Following its original 1987 arcade release, Irem's highly regarded R-Type was ported to numerous home systems, with this Game Boy version appearing in 1991. For those not in the know (estimates range from 2-5 people living under a rock) the aim of the game is to take your space fighter and blast your way through waves of fiendish foes, spread across several tricky levels on your way to a final showdown with the big Bydo boss and a rather underwhelming ending. But hey, the journey there is challenging and a lot of fun.
As fantastic a game as R-Type is, porting it to the Game Boy could have been disastrous. After all, this is a system with a 2.6 inch (often blurry) monochrome screen that lacks any in-built illumination – not ideal for the frantic weaving and blasting required for the game. However, the developers were wise enough to make some changes to accommodate the move to the green and black wonder. Despite these alterations (and some omissions), it's surprising just how close it remains to the coin-op original.
The controls are responsive, meaning your ship will do everything you ask, when you ask it. The D-pad is used to move your 'Arrowhead' fighter around the screen and B fires your weapon. Hold the button to charge, then release to unleash a devastating blast. Right from the get-go you'll find yourself using both forms of attack as some enemies can be dispatched with a quick blast whilst others are somewhat tougher to slay. Upgrades are available including protective shield orbs and the legendary 'Force' pod, which can be attached to either end of your ship or left to float about independently. The A button is used to push away or pull the pod towards your ship as the situation dictates.
This portable conversion moves a little slower than the original game and there are a few less enemies on screen. However, the sprites that are there take up a larger percentage of the playing area than they did in the arcade, meaning you will still find yourself manoeuvring through narrow spaces between enemy fire as you try to loop back and take them out. Make no mistake, this is an easier version of the game, but it's no pushover - even with the 3 credits given to you in addition to your regular stock of lives. There are plenty of ways for your craft to explode, from swarms of relentless alien attackers to many an awkwardly placed obstacle. Some moments allow you to weave about the screen however you like, whilst others will see you destroyed unless you've been savvy enough to learn a safe route through the level.
The amount of upgrades attached to your ship also effects the difficulty of the game. You might find it easy going one moment thanks to your Force pod upgrade and intense fire-power, but a momentary lapse of concentration could see you lose a life and then have to face the Bydo hordes again, this time sans-upgrades.
Visually, R-Type boasts accurate (if somewhat simplified) enemy designs which move exactly as they should. The locations include a variety of constructed areas and organic looking ones, whilst space is represented with crosses and swirly visuals. Dark tones are generally avoided, and the larger sprites allows the action to be clearly visible on the chunky handheld's less-than-perfect display.
Things change with level 3 - famous for its gargantuan battleship. To begin with the music is the same as the first level - apart from the boss music and brief end of level victory piece, it seems the developers could only fit two tracks in to the game which alternate between levels. It's disappointing, but luckily the tracks that are there work well. The music is understandably simpler than the original, but it is recognisable and adds to the atmosphere with a combination of mystery and adventure. Sound effects are fairly basic but work well, particularly when an enemy blinks out of existence. The one exception is the painful ringing that accompanies your bonus being awarded at the end of a level.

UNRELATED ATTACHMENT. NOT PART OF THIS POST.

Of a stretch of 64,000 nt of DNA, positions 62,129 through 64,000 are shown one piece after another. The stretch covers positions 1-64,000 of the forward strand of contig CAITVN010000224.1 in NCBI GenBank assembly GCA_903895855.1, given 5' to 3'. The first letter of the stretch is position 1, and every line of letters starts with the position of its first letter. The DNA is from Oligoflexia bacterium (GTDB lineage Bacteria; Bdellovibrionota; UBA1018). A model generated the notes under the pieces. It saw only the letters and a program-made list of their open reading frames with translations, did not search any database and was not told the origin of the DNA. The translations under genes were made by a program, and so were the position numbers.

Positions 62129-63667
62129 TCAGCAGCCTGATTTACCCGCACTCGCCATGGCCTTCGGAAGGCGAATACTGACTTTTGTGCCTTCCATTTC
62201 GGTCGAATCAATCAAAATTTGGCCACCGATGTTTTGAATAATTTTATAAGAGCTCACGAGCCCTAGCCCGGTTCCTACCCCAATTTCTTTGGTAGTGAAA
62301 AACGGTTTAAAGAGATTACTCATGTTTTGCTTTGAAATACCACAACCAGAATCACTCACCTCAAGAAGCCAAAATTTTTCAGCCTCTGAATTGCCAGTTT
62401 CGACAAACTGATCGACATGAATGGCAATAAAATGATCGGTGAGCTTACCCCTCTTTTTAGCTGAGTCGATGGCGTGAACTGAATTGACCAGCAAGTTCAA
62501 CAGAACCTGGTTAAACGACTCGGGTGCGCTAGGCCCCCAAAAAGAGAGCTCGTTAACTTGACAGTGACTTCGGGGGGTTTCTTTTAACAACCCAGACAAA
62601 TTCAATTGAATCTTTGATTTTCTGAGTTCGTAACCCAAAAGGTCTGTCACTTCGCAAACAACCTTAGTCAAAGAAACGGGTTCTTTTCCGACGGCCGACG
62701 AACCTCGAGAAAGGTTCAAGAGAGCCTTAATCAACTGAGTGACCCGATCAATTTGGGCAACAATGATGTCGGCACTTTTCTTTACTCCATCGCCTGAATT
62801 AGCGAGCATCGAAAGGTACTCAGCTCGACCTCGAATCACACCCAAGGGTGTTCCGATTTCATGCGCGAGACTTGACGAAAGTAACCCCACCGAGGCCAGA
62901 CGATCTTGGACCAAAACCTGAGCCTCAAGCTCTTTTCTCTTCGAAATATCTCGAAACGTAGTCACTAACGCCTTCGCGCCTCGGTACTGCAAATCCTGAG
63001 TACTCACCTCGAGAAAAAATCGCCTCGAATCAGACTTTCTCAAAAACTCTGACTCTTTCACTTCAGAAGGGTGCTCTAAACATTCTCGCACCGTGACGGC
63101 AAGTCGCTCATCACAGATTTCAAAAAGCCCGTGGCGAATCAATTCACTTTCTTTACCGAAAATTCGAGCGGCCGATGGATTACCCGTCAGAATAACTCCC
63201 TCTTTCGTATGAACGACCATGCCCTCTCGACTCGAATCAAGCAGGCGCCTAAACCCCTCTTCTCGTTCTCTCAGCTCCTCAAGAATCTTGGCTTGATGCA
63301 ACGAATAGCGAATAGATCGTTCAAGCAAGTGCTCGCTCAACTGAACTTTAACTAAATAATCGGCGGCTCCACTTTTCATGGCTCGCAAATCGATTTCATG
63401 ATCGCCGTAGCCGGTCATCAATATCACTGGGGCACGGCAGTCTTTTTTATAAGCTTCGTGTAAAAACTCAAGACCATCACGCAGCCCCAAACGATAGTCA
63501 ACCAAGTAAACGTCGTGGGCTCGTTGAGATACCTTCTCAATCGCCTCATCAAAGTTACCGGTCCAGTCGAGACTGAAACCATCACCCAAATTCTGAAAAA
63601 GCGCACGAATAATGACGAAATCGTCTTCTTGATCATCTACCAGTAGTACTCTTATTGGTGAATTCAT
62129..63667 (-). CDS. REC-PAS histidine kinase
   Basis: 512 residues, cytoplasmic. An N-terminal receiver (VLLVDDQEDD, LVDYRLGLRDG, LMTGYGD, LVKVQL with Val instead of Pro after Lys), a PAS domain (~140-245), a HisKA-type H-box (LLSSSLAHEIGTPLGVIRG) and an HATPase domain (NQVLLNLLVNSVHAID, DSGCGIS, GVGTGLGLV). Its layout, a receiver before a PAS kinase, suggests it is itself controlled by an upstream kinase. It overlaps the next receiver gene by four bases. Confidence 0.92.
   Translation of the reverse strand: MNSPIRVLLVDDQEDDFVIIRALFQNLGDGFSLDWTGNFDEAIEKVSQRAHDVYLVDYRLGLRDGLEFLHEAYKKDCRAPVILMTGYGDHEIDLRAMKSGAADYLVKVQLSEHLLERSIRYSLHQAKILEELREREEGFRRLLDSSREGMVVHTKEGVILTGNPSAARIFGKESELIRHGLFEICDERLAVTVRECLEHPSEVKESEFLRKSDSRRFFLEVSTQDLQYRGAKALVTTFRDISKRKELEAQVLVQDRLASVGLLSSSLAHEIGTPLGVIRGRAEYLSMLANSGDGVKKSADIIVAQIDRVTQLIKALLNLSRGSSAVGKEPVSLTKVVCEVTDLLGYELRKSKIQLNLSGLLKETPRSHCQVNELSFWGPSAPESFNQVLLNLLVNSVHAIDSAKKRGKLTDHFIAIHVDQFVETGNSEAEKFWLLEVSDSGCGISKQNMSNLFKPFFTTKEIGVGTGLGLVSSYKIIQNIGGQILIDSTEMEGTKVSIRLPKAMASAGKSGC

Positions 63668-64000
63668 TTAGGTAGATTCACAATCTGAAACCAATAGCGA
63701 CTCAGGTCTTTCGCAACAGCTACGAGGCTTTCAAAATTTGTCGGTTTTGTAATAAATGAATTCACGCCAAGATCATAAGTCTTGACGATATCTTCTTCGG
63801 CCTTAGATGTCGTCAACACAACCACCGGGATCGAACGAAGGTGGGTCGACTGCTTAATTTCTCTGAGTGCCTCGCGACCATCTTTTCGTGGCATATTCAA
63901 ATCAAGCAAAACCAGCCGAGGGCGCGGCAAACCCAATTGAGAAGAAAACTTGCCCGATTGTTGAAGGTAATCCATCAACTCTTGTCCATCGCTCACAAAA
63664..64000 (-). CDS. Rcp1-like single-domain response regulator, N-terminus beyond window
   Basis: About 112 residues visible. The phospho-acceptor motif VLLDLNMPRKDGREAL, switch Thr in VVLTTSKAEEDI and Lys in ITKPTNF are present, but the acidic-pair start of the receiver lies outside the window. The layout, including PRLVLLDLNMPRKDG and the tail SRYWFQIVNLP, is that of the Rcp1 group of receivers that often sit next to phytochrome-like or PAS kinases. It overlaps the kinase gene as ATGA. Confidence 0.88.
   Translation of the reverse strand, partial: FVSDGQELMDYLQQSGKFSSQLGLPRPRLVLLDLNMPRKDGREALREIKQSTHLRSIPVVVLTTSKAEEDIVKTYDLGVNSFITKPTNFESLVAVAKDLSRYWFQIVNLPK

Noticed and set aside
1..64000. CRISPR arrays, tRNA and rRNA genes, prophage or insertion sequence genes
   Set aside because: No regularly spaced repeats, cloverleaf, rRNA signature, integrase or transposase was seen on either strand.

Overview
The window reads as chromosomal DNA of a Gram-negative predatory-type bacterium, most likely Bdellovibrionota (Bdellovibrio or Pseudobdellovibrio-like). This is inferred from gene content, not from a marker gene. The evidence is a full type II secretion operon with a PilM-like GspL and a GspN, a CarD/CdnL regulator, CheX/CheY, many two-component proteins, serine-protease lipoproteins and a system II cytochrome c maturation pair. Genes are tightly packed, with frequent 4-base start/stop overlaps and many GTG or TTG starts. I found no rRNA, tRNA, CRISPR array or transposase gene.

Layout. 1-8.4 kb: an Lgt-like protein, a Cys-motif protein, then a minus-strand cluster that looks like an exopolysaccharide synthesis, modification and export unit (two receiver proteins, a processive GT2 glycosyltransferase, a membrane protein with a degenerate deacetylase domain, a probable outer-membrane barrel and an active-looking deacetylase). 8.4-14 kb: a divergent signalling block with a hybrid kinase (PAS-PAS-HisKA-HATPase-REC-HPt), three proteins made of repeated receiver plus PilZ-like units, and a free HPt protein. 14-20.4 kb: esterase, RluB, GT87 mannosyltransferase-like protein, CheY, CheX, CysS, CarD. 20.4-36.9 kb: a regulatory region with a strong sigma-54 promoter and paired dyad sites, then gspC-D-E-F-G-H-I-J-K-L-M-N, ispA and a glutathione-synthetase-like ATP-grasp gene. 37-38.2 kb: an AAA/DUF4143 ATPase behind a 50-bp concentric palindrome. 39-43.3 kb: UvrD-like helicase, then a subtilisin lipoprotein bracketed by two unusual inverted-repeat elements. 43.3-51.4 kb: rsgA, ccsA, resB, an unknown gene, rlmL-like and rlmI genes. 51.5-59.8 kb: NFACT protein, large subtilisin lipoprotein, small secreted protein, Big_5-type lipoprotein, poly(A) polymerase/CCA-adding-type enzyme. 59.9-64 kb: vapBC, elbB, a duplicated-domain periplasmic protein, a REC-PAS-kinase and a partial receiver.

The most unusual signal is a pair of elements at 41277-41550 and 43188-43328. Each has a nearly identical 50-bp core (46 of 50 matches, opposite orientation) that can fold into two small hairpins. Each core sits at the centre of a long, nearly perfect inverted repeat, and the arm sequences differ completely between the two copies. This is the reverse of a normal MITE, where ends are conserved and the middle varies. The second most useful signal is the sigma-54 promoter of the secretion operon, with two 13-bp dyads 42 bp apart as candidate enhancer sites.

The third level is also noticeably simpler than in its original incarnation, with less things to blast off the battleship and no danger of being crushed against the rocks. Indeed, should you have sufficient weaponry, it's the easiest level in the game. Having cleared the third level, players who are familiar with R-Type will notice something very odd about level 4 as it doesn't seem at all like the original. In fact, with those blocks sliding around it actually resembles level 6...and then it dawns on you. Unfortunately, music wasn't the only omission, as two levels have been unceremoniously hacked out of the game.
As disappointing as this is, it's not a deal-breaker. Of course the Game Boy edition of R-Type would have been better with all of its levels present, but with no ability to save, a complete play-through of a six-level game is a lot more manageable than an eight-level one. New players will be kept occupied for quite some time trying to master the challenge but for those more familiar with it, the difficulty is understandably lower. If you do manage to breeze through the game, tapping select on the title screen will allow you to select a slightly harder mode. Alternatively you could keep playing to try and get a new high score, or just because it's R-Type and R-Type is ruddy brilliant.
There have been unfortunate cuts, but this still delivers an authentic R-Type experience. A slower speed, fewer enemies on screen and the omission of two levels make for an easier version of the game. However, this port still manages to provide a challenge and it works well on the hardware it was designed for, with good controls and clear visuals. It may be a shorter gaming experience on the Game Boy, but it's still a very good one.